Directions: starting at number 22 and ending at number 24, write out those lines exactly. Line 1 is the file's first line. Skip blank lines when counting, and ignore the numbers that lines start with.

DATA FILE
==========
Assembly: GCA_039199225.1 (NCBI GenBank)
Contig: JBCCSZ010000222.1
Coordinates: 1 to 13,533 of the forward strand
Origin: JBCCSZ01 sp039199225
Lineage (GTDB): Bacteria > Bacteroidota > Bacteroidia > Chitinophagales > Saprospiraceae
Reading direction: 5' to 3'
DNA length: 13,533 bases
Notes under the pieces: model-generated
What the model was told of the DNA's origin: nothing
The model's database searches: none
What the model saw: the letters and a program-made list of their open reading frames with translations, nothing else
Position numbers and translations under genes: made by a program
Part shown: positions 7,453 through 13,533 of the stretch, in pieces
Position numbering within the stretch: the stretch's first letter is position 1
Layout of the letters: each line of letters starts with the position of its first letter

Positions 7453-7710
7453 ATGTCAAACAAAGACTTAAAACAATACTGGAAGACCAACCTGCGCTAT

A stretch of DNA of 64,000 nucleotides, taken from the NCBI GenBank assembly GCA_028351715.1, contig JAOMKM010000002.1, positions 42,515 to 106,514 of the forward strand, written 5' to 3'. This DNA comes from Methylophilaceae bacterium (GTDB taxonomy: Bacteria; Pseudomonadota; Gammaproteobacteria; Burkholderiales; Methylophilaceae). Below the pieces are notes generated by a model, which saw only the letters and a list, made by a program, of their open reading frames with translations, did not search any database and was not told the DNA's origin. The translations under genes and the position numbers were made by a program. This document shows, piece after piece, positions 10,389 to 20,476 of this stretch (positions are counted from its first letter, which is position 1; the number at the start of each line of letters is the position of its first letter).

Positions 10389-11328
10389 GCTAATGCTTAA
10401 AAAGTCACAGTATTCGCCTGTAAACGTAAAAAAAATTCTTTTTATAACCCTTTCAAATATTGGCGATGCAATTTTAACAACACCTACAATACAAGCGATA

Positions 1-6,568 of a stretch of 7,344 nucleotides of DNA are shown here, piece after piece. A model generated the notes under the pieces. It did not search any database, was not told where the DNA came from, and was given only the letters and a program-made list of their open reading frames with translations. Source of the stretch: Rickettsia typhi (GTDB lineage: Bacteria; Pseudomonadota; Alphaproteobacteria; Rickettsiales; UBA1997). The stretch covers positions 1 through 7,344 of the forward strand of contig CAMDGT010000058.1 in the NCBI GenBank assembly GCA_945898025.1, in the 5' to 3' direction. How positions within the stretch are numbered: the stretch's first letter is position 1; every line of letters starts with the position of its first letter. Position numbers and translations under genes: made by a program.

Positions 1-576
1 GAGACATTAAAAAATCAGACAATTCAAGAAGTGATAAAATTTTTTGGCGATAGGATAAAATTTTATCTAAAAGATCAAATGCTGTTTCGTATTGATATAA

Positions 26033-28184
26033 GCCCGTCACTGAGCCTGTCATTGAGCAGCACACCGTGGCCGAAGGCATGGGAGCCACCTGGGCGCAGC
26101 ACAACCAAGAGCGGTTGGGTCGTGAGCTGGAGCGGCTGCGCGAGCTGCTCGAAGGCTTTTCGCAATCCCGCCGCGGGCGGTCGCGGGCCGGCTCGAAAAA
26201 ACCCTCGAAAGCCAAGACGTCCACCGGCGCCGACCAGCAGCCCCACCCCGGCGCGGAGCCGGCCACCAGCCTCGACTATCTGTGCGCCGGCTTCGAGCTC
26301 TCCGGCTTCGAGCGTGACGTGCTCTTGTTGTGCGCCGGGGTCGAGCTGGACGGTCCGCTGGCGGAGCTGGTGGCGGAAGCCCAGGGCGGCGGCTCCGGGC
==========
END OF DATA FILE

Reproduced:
Positions 1-6,568 of a stretch of 7,344 nucleotides of DNA are shown here, piece after piece. A model generated the notes under the pieces. It did not search any database, was not told where the DNA came from, and was given only the letters and a program-made list of their open reading frames with translations. Source of the stretch: Rickettsia typhi (GTDB lineage: Bacteria; Pseudomonadota; Alphaproteobacteria; Rickettsiales; UBA1997). The stretch covers positions 1 through 7,344 of the forward strand of contig CAMDGT010000058.1 in the NCBI GenBank assembly GCA_945898025.1, in the 5' to 3' direction. How positions within the stretch are numbered: the stretch's first letter is position 1; every line of letters starts with the position of its first letter. Position numbers and translations under genes: made by a program.

Positions 1-576
1 GAGACATTAAAAAATCAGACAATTCAAGAAGTGATAAAATTTTTTGGCGATAGGATAAAATTTTATCTAAAAGATCAAATGCTGTTTCGTATTGATATAA